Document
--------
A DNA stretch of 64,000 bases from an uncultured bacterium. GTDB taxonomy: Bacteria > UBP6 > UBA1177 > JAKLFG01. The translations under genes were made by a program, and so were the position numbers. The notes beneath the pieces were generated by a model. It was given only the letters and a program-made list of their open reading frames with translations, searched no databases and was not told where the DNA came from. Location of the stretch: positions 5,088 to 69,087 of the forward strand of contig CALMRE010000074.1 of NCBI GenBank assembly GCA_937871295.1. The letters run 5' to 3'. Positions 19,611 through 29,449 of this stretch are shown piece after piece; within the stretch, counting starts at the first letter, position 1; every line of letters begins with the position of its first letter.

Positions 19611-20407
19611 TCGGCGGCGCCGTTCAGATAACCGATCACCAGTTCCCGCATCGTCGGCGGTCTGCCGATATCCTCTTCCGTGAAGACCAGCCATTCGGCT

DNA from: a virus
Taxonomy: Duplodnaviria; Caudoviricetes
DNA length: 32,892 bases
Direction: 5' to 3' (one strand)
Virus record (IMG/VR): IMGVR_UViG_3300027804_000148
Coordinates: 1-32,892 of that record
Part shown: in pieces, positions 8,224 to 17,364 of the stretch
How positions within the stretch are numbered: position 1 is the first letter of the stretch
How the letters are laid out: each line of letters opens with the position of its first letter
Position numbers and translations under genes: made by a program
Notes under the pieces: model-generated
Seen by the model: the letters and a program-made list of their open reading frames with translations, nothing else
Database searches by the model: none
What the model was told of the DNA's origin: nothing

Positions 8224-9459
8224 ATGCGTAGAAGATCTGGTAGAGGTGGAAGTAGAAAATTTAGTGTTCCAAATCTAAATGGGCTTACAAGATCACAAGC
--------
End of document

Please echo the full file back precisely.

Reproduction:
A DNA stretch of 64,000 bases from an uncultured bacterium. GTDB taxonomy: Bacteria > UBP6 > UBA1177 > JAKLFG01. The translations under genes were made by a program, and so were the position numbers. The notes beneath the pieces were generated by a model. It was given only the letters and a program-made list of their open reading frames with translations, searched no databases and was not told where the DNA came from. Location of the stretch: positions 5,088 to 69,087 of the forward strand of contig CALMRE010000074.1 of NCBI GenBank assembly GCA_937871295.1. The letters run 5' to 3'. Positions 19,611 through 29,449 of this stretch are shown piece after piece; within the stretch, counting starts at the first letter, position 1; every line of letters begins with the position of its first letter.

Positions 19611-20407
19611 TCGGCGGCGCCGTTCAGATAACCGATCACCAGTTCCCGCATCGTCGGCGGTCTGCCGATATCCTCTTCCGTGAAGACCAGCCATTCGGCT

DNA from: a virus
Taxonomy: Duplodnaviria; Caudoviricetes
DNA length: 32,892 bases
Direction: 5' to 3' (one strand)
Virus record (IMG/VR): IMGVR_UViG_3300027804_000148
Coordinates: 1-32,892 of that record
Part shown: in pieces, positions 8,224 to 17,364 of the stretch
How positions within the stretch are numbered: position 1 is the first letter of the stretch
How the letters are laid out: each line of letters opens with the position of its first letter
Position numbers and translations under genes: made by a program
Notes under the pieces: model-generated
Seen by the model: the letters and a program-made list of their open reading frames with translations, nothing else
Database searches by the model: none
What the model was told of the DNA's origin: nothing

Positions 8224-9459
8224 ATGCGTAGAAGATCTGGTAGAGGTGGAAGTAGAAAATTTAGTGTTCCAAATCTAAATGGGCTTACAAGATCACAAGC